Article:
Supporting young people in their mental health through sharing and listening

Oct 10, 2023Blogroll, News, Blogroll

October 10 is celebrated worldwide as World Mental Health Day. It was first celebrated on October 10, 1992, promoted by the World Federation of Mental Health and supported by the World Health Organization (WHO). The anniversary is an occasion to raise awareness about mental health problems, to do education on the issue, and to encourage people to talk about it publicly.

Indeed, while it is true that interest and regard for mental health has grown recently, still many people who seek help do not receive adequate support. The Day, therefore, provides an opportunity for all those involved in mental health at various levels to learn more and share experiences, reflecting on how to care for people with mental disorders in concrete, accessible, inclusive and effective ways around the world.

Then again, mental health problems affect so many people: as of today, 1 in 10 people are battling anxiety and depression, while 1 to 2 in 100 people are living with a serious mental illness, such as bipolar disorder or schizophrenia. Recent years have also seen an increase in mental health problems among the younger population, who find it difficult to talk about it, access dedicated services, and find support in their communities of choice.

The LETs TALK project aims to create and carry out initiatives that promote the mental health of boys and girls. In particular, it intends to support and renew the figure of youth workers, understood as key players in supporting the young population. As part of LETs TALK, for example, research has been conducted to examine the difficulty of accessing mental health services, and training has been launched for youth workers. The goal is to learn more about what problems today’s youth struggle with, how to communicate with them, study the types of relationships they form. But also to help boys and girls become more aware of and better manage their emotions, while at the same time trying to break down gender stereotypes.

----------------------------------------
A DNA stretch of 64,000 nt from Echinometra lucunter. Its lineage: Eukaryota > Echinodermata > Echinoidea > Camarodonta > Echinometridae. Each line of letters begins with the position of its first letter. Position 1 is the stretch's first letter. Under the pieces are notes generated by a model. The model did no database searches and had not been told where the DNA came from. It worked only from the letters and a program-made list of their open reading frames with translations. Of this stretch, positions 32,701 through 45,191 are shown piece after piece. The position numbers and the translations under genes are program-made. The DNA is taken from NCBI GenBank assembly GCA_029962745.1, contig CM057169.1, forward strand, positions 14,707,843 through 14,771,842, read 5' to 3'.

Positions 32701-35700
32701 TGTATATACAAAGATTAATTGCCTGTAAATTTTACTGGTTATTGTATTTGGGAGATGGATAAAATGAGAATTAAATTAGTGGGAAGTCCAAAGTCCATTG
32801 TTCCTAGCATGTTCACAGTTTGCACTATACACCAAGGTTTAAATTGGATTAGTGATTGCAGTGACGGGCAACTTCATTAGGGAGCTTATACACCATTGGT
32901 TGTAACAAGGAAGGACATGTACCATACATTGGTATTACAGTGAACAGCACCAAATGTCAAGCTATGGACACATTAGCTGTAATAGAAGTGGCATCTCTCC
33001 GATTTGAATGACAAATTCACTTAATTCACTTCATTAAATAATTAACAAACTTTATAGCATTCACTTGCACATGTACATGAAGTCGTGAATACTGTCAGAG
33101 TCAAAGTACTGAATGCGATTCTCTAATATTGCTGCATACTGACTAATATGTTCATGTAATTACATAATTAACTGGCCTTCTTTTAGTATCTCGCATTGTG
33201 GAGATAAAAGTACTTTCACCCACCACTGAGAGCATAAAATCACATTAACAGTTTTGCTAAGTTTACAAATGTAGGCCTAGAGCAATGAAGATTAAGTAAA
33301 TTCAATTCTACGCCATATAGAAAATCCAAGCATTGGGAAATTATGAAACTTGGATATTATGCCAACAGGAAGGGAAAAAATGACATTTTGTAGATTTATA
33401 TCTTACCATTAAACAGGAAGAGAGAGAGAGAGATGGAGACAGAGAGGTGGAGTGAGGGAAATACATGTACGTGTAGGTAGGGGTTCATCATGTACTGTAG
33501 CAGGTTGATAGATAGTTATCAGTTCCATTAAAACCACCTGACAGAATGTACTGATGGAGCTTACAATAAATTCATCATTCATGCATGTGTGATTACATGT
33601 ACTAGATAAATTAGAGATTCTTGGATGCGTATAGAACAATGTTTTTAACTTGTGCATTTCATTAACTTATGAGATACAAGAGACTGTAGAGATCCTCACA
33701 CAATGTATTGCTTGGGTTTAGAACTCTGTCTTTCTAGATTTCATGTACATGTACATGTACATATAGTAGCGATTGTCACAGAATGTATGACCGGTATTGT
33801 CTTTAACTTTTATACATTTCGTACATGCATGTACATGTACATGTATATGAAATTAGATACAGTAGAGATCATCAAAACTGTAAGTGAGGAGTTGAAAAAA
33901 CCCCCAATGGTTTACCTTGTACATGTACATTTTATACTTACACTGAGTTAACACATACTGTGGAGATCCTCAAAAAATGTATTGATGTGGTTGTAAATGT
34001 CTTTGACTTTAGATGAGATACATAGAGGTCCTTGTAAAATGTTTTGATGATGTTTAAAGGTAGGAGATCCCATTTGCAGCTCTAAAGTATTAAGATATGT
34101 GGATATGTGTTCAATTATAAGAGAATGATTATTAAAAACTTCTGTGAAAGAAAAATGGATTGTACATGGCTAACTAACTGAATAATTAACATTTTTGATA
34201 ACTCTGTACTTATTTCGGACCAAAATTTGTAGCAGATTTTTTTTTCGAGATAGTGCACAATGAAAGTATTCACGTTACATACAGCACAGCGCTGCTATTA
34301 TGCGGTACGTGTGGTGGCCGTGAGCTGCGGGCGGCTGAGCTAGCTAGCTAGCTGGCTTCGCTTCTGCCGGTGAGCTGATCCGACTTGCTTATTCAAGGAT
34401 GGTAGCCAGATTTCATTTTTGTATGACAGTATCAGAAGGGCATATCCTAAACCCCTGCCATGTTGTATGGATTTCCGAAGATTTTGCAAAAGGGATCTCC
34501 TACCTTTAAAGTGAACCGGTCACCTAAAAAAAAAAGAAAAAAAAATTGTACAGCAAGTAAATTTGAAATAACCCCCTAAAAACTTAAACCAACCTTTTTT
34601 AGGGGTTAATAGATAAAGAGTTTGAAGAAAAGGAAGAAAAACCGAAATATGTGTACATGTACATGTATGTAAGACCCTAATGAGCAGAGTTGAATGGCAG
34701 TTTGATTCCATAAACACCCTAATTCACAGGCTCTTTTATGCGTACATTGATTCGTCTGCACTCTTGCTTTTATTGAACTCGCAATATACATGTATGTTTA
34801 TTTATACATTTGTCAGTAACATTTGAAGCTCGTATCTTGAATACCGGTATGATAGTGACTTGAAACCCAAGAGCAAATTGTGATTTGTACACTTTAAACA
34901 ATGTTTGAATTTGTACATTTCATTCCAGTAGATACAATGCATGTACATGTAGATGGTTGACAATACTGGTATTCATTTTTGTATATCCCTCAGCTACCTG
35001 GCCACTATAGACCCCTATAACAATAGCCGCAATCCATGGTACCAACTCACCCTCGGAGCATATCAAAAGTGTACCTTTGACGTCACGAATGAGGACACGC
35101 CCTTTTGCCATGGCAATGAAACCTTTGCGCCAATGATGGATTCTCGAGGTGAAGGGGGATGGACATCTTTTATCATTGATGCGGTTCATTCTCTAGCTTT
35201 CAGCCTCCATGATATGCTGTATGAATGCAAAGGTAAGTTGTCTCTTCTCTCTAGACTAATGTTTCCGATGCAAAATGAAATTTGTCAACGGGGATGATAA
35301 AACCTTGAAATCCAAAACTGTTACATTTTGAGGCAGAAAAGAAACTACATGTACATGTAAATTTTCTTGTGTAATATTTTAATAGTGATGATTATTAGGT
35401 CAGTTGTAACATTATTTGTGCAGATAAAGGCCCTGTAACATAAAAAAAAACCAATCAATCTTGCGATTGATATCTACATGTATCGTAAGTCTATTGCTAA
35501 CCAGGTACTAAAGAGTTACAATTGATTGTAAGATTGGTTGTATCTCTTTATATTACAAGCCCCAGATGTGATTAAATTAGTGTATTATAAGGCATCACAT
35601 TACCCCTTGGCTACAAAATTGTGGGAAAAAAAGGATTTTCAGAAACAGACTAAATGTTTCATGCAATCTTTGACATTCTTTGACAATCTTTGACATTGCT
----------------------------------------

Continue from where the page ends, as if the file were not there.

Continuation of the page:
Thus, a statement on the website dedicated to the Day is particularly fitting, «[…] stigma and discrimination continue to be a barrier to social inclusion and access to appropriate care; we can all do our part in raising awareness about what preventive mental health interventions are effective, and World Mental Health Day is an opportunity to do so collectively. We envision a world where mental health is valued, promoted and protected; where everyone has an equal opportunity to enjoy mental health and exercise their human rights; and where everyone can access the mental health care they need».

To learn more about LETs TALK activities visit or contact Katarina Vuksan:

LETsTALK – DEVELOPING GENDER SENSITIVE MENTAL HEALTH PROGRAM FOR YOUNG PEOPLE is a project financed by the program ERASMUS+KA: Cooperation partnerships in youth, and wants to strengthen the capacity of youth workers in supporting young peoples’ mental health with focus on gender sensitive approach to mental health issues.


For further information read the project factsheet and visit the website

Contact Katarina Vuksan: